The first round of presidential elections in East Timor have been broadly praised by the United Nations and neighbor Australia, which still has nearly 500 troops in the volatile country.
United Nations Secretary General Ban Ki-moon has hailed presidential elections held over the weekend in East Timor, his spokesman Martin Nesirky said Sunday.
Ban "congratulates the people of Timor-Leste for showing their commitment to democracy and peace by participating in the 17 March presidential election," Nesirky said, referring to the country by its official name.
The UN chief was "heartened that the election was conducted in an atmosphere of order and calm," his spokesman added.
"The successful holding of the 2012 elections would further enable the transition to a new partnership between Timor-Leste and the United Nations," Nesirky added.
According to preliminary results, incumbent President Jose Ramos-Horta has already been knocked out of contentions for reelection.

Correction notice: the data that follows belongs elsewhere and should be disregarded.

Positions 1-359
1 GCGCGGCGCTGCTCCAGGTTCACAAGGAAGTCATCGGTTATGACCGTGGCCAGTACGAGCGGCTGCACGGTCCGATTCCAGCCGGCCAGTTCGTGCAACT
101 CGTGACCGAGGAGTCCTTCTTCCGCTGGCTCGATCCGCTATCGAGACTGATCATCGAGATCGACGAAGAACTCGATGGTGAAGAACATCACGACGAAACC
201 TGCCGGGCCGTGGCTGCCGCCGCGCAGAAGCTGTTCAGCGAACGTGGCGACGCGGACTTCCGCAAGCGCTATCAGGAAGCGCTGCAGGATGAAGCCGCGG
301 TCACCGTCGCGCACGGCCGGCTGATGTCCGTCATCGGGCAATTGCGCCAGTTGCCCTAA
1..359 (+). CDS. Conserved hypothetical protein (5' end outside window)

Ramos-Horta, a Nobel peace laureate, conceded defeat on Monday after results from nearly 70 percent of polls showed he trailed Francisco "Lu Olo" Guterres, of the traditionally strong leftist Fretilin party, and former military chief Taur Matan Ruak.
The 62-year-old spent more than 25 years in exile campaigning for independence for his homeland after it was invaded by Indonesia in 1975. In May, the chronically unstable nation of around 1.1 million celebrates 10 years of independence.
Following the declaration of independence from Indonesia, East Timor was administered by an interim United Nations government. Australia and New Zealand still have some 470 troops stationed in the small nation as part of the UN mandate.
Australian Defense Minister Stephen Smith told news agency AP on Monday that his government would consider ending its six-year mission in East Timor if a run-off election in April and June parliamentary elections were also conducted peacefully.
dfm/ccp (Reuters, AFP, AP)